It’s definitely useful as long as we have the prerequisite materials, but it is still dependent on having the scarce useful materials. So what we have so far won’t lead to post scarcity at all, just more efficient products.

Also I’m really not trying to be obtuse or anything. But from what I can tell, this isn’t solving the issue of turning useless materials into useful materials; it’s about precision printing.


TFenrir t1_j0z6mm4 wrote

I think I understand what you're saying a bit more!

There are still lots of things that need to be figured out for what is often referred to as "atomically precise manufacturing". APM, coined by Eric Drexler, is often focused on the part of the process that assembles from already ready material, and the value propositions that come from that - for example, literally no waste in the manufacturing process, and shapes/structures that would not be possible otherwise.

However, it also requires a process that can break down/recycle objects into those base materials. A unique and separate challenge, but one that has direct symbiosis with the end result.

I'd recommend if you are curious, reading some of Eric Drexler's work. He's really level headed about the topic, and is extremely well versed - he has a blog, last I remember, but also has written great books - I think he coins the term "APM" in that book, it's been almost as decade since I've read it though.


agonypants t1_j117bqy wrote

It's a quick answer, but it's well-intentioned: Read your Drexler.


agonypants t1_j1174g4 wrote

>"But governments and corporations won't let that happen!"

That argument cracks me up a little. Once the tools are in the hands of the public, they won't be so easily controlled. History has shown us time and again that when you put technology out into the public, it's quickly re-purposed, modified and jail-broken. The potential for molecular scale factories is just too great. Billions of people will want to see that technology freed up for the good of humanity.

On one hand it represents a huge, existential threat to the survival of the Earth and everything on it. On the other hand, it represents the greatest technological advance in human history with the potential to free humanity once and for all from poverty, starvation, misery and even mortality. This tech will absolutely not be controlled by any one company or entity. People will want it for themselves and at the lowest possible price - ideally, free.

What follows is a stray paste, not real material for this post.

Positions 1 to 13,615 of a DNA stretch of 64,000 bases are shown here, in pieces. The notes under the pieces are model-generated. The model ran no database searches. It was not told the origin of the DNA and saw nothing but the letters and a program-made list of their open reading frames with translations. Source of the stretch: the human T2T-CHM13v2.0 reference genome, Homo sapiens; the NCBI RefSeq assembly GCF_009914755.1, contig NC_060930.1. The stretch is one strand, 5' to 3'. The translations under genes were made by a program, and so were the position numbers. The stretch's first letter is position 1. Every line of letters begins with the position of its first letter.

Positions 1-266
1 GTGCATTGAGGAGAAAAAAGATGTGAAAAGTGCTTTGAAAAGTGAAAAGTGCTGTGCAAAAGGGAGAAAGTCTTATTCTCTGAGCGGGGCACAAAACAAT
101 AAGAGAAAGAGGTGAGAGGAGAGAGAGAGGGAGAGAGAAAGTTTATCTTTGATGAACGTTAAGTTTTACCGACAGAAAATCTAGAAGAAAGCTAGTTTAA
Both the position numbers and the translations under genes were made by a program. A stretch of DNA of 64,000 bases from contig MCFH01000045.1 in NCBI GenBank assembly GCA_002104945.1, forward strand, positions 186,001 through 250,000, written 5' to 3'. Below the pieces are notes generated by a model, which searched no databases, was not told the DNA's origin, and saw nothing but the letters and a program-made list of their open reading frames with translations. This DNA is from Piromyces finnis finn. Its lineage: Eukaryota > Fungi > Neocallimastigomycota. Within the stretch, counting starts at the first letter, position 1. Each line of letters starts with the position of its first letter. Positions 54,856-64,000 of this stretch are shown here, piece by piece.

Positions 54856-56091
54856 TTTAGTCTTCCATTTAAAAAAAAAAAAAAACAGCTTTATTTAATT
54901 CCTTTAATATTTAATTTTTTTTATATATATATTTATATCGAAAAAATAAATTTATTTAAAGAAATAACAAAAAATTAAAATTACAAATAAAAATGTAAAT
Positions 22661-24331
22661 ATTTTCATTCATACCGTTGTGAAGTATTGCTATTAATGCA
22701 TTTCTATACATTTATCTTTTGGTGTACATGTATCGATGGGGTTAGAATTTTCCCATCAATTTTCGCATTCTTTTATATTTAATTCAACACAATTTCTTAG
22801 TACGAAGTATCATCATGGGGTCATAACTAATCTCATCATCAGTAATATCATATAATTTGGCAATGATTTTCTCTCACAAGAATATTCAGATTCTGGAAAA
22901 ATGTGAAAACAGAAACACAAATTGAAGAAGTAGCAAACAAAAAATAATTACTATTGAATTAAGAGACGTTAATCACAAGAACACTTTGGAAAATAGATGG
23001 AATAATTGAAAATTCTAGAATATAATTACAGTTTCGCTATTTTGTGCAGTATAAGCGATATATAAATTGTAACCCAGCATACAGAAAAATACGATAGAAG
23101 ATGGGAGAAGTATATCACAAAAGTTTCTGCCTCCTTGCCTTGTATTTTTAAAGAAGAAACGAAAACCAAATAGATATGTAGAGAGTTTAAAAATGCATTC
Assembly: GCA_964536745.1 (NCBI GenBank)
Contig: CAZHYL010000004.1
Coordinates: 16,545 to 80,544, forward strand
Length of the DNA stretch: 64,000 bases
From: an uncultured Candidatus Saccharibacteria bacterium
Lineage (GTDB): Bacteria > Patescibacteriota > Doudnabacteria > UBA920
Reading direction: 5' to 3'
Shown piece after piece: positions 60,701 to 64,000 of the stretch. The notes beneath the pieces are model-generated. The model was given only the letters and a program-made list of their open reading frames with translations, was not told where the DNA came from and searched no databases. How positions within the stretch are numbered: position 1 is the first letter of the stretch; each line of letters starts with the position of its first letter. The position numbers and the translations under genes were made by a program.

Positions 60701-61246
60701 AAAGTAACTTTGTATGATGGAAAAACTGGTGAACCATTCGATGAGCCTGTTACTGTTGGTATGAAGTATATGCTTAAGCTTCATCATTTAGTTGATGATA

Akimbo333 t1_j0x8cht wrote

Honestly, if this becomes possible by 2030, I'd print a sexbot. Like it'd be easy to print The sexbots: Skeleton, Muscles, eyes, teeth, hair, and skin. Hell maybe even it's battery pack.

Hopefully, one day, lol!!!

Now we'd need nuclear fusion for unlimited energy to help with the atom printing.


Shelfrock77 t1_j0z19vj wrote

You could also print yourself a new body unit to put your consciousness in or to have as a backup lol.


Midori_Schaaf t1_j133zt3 wrote

The key is to use it simultaneously and get used to it as an extension of your consciousness.

As for what I would print, monopolar high temperature superconductor electromagnet array. For a fist sized fusion reactor. Might as well go all out.


Wroisu t1_j151tw0 wrote

Exactly, having multiple, seemingly real flesh and blood bodies - that are essentially nothing but your avatars would be cool.

Technological omnipresence


purple_hamster66 t1_j0xh4tl wrote

Lovely idea, but we can't even 3D print plastic reliably and that's 20 years old. I don't see how this can scale atomic printing until they can utilize 1000s of parallel print heads, none of which make a mistake that would short out the circuit.

Printing a lithium battery is also a nice idea, but is much easier to accomplish by layer-based lithographic-style methods -- the ultimate in parallel "printing" -- currently used in chip fabrication factories for 3D chips.


Akimbo333 t1_j0xoj7q wrote

Haven't we gotten better at 3d printing?


purple_hamster66 t1_j0zoiw5 wrote

Yes, better, but they still mess up, producing what’s called a spaghetti print.